I'm now more confident of a deal. But the element that is missing from Paul's account is that the deal with the EU will include the provision that if it is not agreed by the UK Parliament before 31 October, the UK leaves with no deal. That would suit the EU, especially the French. It would also definitely suit Boris, as it would force his opponents either to back his deal or face no deal. What would Labour, the LDs etc do then? He'd have shot the fox of an extension. The Spartans and DUP might vote against, but I suspect they'd be in a small minority. As long as the deal is not a complete sell out - a whitewashed Withdrawal Agreement - I can see Boris being in a very strong position if there is a general election in the coming weeks. He'd be the man who delivered a credible form of Brexit, against the odds and against an undemocratic parliament. Nigel Farage would moan, but I suspect plenty of people would be so fed up of the whole Brexit issue that the BP would be more or less irrelevant.

3 days ago @ http://www.conservativ... - The Brexit negotiation... · 0 replies · +1 points

I'm now more confident of a deal. But the element that is missing from Paul's account is that the deal with the EU will include the provision that if it is not agreed by the UK Parliament before 31 October, the UK leaves with no deal. That would suit the EU, especially the French. It would also definitely suit Boris, as it would force his opponents either to back his deal or face no deal. What would Labour, the LDs etc do then? He'd have shot the fox of an extension. The Spartans and DUP might vote against, but I suspect they'd be in a small minority. As long as the deal is not a complete sell out - a whitewashed Withdrawal Agreement - I can see Boris being in a very strong position if there is a general election in the coming weeks. He'd be the man who delivered a credible form of Brexit, against the odds and against an undemocratic parliament. Nigel Farage would moan, but I suspect plenty of people would be so fed up of the whole Brexit issue that the BP would be more or less irrelevant.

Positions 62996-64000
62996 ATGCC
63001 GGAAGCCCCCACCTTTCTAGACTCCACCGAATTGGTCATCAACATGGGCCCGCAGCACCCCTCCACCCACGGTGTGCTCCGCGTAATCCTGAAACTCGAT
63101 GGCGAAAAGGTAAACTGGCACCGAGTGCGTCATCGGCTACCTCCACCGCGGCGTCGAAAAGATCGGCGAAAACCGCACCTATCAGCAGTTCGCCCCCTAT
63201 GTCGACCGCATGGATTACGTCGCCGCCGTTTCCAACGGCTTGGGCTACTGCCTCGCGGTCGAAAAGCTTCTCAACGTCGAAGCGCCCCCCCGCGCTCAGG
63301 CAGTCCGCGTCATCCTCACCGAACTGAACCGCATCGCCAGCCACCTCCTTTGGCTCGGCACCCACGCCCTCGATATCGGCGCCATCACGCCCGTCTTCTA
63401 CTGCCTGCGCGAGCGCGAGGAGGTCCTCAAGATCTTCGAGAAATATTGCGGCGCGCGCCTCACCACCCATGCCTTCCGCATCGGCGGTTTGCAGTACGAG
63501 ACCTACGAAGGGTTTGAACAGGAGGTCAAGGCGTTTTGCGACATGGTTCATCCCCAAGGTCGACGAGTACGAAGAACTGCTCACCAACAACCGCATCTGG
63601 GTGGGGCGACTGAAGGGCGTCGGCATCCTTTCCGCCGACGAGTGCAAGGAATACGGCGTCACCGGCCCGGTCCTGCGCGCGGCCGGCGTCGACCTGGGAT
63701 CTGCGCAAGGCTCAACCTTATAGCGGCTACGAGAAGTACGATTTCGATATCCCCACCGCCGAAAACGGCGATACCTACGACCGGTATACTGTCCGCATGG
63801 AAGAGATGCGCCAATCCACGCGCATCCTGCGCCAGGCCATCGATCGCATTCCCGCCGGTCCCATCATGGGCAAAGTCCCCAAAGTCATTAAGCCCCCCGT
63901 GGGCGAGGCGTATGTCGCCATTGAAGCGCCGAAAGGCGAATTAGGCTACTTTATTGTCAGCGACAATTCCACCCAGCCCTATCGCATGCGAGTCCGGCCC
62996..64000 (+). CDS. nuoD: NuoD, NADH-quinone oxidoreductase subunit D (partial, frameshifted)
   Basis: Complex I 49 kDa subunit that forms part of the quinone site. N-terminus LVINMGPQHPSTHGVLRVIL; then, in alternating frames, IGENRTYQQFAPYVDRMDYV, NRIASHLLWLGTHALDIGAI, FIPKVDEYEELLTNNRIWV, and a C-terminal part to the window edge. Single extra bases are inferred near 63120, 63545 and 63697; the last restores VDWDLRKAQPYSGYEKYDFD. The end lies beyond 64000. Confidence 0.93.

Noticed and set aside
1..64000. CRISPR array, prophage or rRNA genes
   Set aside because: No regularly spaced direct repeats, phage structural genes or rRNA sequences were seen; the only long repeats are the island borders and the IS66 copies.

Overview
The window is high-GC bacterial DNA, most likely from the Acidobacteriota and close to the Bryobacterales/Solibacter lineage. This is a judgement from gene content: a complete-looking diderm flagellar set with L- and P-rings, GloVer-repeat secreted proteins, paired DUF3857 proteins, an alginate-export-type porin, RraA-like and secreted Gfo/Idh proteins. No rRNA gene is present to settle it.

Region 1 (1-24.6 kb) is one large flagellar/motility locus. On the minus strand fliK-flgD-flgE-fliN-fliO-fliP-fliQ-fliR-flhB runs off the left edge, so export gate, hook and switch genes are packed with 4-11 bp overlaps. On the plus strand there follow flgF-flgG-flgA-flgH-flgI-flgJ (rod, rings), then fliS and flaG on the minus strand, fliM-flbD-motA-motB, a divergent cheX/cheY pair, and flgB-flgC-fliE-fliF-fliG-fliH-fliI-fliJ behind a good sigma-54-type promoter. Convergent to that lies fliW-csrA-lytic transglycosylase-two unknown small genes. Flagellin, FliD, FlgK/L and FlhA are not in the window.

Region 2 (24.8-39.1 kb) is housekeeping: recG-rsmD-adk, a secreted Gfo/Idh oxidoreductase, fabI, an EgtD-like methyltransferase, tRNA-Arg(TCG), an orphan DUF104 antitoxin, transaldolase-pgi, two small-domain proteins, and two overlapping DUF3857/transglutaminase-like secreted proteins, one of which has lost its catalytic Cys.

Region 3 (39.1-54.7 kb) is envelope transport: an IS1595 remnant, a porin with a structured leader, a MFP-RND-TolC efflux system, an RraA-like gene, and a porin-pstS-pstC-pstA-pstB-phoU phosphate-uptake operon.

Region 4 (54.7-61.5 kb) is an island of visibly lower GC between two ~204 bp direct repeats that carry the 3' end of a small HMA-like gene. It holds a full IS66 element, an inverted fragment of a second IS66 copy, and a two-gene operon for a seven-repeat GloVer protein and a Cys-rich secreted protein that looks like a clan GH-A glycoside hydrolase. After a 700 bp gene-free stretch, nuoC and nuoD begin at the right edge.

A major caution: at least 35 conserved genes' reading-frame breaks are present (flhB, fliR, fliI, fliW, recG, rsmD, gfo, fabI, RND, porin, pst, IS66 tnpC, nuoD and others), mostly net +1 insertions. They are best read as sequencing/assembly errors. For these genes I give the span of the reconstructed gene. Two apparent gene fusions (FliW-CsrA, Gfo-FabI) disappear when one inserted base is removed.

Please tell me if I'm missing something?

6 days ago @ http://www.conservativ... - A modest proposal. Let... · 1 reply · +1 points

FTPA has made matters a lot worse. The old system actually worked well when there were minority governments - although the sample in modern times is very small - because a general election was relatively easy to trigger. It arguably worked less well where there was a clear government majority, as the party in power could manipulate the electoral cycle to its own advantage. The current mess is much worse, though, as nobody has real control at a very important time in the country's history.

6 days ago @ http://www.conservativ... - A modest proposal. Let... · 0 replies · +1 points

Maybe Paul could write another article about the abuse of language. The most obvious example is the second referendum idea. Is it just my impression, but 'people's vote' now seems to be going a bit out of fashion, perhaps because it too obviously raises the question: didn't the people vote already in June 2016? The new term seems to be 'confirmatory referendum', used by people who have no intention whatsoever of confirming that we will leave the EU, but who would be campaigning night and day for the first vote to be overturned, should they ever get a chance.

6 days ago @ http://www.conservativ... - A modest proposal. Let... · 5 replies · +1 points

But up until very recently, it was very easy for either parliament or the executive to bring about a general election. Now parliament effectively has a veto and is making it impossible to negotiate or to call a general election.